This article is free to access.
Background: GFP-fusion proteins and immunostaining are methods broadly applied to investigate the three-dimensional organization of cells and cell nuclei, the latter often studied in addition by fluorescence in situ hybridization (FISH). Direct comparisons of these detection methods are scarce, however. Results: We provide a quantitative comparison of all three approaches. We make use of a cell line that contains a transgene array of lac operator repeats which are detected by GFP-lac repressor fusion proteins. Thus we can detect the same structure in individual cells by GFP fluorescence, by antibodies against GFP and by FISH with a probe against the transgene array. Anti-GFP antibody detection was repeated after FISH. Our results show that while all four signals obtained from a transgene array generally showed qualitative and quantitative similarity, they also differed in details. Conclusion: Each of the tested methods revealed particular strengths and weaknesses, which should be considered when interpreting respective experimental results. Despite the required denaturation step, FISH signals in structurally preserved cells show a surprising similarity to signals generated before denaturation. © 2007 Kim et al; licensee BioMed Central Ltd.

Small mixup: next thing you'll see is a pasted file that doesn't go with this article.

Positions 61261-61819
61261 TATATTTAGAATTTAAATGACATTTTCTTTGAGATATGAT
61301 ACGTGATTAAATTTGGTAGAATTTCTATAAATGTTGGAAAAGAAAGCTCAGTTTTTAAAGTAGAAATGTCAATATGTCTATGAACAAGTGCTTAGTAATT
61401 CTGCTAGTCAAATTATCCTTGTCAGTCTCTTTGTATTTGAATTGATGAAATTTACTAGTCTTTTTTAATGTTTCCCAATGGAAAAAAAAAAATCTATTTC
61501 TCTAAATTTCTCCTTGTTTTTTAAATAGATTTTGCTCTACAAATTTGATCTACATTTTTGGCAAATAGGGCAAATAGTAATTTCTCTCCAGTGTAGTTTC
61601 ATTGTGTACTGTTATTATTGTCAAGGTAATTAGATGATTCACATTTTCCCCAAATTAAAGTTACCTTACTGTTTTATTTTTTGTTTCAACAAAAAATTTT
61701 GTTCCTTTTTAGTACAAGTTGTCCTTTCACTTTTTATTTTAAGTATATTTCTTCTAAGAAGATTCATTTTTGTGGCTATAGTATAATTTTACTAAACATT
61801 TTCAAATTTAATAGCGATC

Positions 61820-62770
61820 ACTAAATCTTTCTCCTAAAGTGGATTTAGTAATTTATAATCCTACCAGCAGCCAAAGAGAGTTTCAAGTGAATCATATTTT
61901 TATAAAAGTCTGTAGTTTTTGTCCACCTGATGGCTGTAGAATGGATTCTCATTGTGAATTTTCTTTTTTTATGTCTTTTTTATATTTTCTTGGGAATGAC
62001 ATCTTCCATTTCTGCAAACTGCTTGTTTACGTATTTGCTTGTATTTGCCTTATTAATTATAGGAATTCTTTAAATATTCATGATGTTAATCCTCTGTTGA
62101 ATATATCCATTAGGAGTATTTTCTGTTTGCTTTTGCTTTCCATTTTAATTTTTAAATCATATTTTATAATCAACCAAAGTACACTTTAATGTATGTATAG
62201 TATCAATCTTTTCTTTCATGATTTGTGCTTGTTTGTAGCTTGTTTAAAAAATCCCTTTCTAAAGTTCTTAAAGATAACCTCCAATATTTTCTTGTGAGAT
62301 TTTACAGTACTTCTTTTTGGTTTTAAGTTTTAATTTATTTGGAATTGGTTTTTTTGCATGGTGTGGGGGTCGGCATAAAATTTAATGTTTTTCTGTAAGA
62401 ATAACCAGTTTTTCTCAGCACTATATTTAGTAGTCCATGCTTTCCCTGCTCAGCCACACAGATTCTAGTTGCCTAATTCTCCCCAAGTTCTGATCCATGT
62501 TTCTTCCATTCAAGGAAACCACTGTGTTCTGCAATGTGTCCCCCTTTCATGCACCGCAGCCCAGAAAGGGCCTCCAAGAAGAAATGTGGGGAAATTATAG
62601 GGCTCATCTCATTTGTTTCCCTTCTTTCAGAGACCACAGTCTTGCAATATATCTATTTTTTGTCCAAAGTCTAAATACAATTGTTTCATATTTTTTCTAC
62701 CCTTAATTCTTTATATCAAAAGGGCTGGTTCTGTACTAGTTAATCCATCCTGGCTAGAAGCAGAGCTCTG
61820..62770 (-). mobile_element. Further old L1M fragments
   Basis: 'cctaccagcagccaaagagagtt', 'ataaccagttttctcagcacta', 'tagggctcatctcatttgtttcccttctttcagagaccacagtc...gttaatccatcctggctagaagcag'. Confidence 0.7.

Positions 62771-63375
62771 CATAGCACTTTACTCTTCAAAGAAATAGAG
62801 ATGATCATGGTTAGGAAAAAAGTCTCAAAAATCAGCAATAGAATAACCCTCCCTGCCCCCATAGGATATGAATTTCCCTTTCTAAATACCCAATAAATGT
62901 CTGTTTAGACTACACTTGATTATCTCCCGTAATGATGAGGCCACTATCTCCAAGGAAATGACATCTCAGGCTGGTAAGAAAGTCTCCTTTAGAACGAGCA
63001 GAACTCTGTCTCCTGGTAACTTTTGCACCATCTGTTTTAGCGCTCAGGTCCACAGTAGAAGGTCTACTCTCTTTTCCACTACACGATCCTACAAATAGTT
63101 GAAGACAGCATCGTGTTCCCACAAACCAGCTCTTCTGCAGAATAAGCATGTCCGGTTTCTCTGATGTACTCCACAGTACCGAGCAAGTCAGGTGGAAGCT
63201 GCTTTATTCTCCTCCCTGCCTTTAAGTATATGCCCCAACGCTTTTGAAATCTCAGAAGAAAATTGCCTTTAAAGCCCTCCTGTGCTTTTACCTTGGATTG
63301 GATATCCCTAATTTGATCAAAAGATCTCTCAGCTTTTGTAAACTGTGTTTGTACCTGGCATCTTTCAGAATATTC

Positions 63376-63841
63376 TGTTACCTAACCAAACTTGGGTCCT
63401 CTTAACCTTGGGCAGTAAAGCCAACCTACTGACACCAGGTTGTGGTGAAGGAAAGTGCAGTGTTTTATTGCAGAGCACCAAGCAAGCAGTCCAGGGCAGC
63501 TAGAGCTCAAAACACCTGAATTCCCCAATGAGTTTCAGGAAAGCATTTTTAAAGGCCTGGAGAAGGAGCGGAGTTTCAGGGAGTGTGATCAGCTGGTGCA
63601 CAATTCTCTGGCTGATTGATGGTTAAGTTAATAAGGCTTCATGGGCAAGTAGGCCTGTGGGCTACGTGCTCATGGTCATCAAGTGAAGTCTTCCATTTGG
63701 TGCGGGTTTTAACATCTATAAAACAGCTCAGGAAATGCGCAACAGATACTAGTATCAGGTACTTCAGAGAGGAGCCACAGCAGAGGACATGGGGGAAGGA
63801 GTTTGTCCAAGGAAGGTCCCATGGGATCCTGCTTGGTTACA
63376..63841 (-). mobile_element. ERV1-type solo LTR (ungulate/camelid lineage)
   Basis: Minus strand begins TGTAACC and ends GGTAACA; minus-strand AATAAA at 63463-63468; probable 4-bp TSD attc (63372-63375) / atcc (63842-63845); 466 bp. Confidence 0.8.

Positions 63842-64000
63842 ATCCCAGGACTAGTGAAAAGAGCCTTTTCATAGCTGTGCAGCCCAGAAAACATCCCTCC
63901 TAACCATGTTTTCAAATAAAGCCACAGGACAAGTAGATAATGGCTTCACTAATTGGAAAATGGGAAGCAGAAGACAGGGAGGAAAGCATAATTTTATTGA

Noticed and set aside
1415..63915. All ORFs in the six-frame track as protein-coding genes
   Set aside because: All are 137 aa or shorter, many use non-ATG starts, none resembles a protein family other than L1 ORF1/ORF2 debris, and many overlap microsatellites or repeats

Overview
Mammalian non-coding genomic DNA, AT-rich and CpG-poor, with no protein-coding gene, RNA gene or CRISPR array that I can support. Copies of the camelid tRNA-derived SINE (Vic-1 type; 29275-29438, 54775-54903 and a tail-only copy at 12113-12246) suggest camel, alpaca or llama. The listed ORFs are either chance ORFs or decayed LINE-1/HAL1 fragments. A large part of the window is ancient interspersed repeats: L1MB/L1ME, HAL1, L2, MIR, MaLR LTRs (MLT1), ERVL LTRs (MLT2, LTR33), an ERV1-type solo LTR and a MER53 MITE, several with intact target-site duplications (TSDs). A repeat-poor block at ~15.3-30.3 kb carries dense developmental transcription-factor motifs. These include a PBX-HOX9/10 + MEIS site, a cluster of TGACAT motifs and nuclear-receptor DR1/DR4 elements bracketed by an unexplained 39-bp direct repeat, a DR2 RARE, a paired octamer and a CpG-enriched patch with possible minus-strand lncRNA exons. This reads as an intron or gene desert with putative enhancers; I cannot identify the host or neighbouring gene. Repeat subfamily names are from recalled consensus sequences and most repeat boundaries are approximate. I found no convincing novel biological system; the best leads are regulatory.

Kim, I. H., Nagel, J., Otten, S., Knerr, B., Eils, R., Rohr, K., & Dietzel, S. (2007). Quantitative comparison of DNA detection by GFP-lac repressor tagging, fluorescence in situ hybridization and immunostaining. BMC Biotechnology, 7. https://doi.org/10.1186/1472-6750-7-92